“Most of the podcasts are short, between five to 10 minutes, and speak to a general audience,” Konczewski said. “Students need to become very skillful at editing their own work, they need to write a script, do scholarly research and think critically how to communicate – sometimes very complex concepts – in a simple and accessible language.”
In addition, a number of CSB/SJU librarians, Cathy Robak from IT Services and Kyhl Lyndgard from the CSB/SJU Writing Center provided additional technical, research, finding sources and podcast script writing guidelines.
So, how does this all work?
For the European history class, students were formed into teams of three and they picked a topic from that time period. The teams quickly learn how to divide the work and collaborate while finding a primary source to use, as well as several other scholarly sources. Students use these sources to write a script, in which they advance and defend an argument about their topic before recording the podcast itself.
“In doing (the podcasts), they learn the skills of historians, they gain deeper knowledge about an area of history that interests them and they also get to teach me and their peers about a topic that they have researched deeply,” Merritt said. “Students reflect that this project helps them develop important skills for later in their careers, as they learn how to work with others in a team, research and analyze information and present their findings to an audience.
“They also have to figure out how to distill the most important aspects of their very complex topics for a brief (five-minute) presentation, which is an important communication skill required for many professions,” Merritt said. “In comparison to an essay, a podcast script more closely resembles the kinds of presentations that students might be making later in their careers, while still allowing them to practice essential essay skills like developing and defending an argument, and writing and communicating clearly to an audience. Students still write quite a bit for this project—it’s just a different kind of writing than what they are used to doing in most classroom settings.”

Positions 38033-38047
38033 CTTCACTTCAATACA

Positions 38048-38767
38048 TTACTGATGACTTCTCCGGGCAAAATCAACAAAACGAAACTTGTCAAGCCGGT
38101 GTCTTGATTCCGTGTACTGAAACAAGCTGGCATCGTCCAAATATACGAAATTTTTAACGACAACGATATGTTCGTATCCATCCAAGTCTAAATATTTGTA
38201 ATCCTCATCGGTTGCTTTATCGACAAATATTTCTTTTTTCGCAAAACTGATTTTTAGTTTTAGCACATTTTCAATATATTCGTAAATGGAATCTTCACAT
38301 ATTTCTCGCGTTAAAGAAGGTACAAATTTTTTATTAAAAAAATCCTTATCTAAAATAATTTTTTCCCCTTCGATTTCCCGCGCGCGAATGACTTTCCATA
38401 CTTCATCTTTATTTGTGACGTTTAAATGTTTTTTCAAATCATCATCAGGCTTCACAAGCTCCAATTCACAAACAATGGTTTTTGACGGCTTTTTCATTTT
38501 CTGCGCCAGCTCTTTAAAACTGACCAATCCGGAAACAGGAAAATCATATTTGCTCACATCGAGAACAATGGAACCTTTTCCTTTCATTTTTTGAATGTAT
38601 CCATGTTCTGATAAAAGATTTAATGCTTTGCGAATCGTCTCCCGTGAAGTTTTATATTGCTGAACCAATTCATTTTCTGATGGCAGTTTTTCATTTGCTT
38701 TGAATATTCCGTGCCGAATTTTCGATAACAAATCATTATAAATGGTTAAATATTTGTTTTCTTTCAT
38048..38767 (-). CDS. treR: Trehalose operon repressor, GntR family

“I would rather do a project like this because it is a nice way to switch it up,” said Ella Karst, a CSB junior who is a psychology major from Shakopee, Minnesota. “Most college classes are essays or test-based and having this project made it a good switch and I loved working as a group to get multiple perspectives.”
“I’ve written so many papers in college – and let’s be honest – they aren’t that exciting to write. Creating a podcast is something I’ve never done and I thought it was fun to create a script and try something new,” said Ryan Koob, an SJU junior who is an accounting major from Lino Lakes, Minnesota.
Several other history, political science, sociology, theology, chemistry and Spanish professors at CSB and SJU are assigning podcasts in their classes. The podcast assignment also helped provide a model for research projects that all history students will do in the new 200-level Thematic Focus courses in the Integrations Curriculum.
Konczewski hopes more faculty would integrate podcast assignments into their curriculum.
“Podcasting is very flexible and can be adapted to almost any discipline,” he said. “Podcast projects allow students to think critically, creatively and with complexity. One of our goals is for students to approach problems in integrative ways from multiple perspectives and apply and communicate information based on their research. A podcast project experience will give students opportunities to engage in reflective learning, analytic inquiry, problem solving, creativity and communication.”
“The project helps students remain engaged and excited in class. They are able to research a topic that interests them, be creative, work with others and learn from each other as well as from their professor,” Merritt said.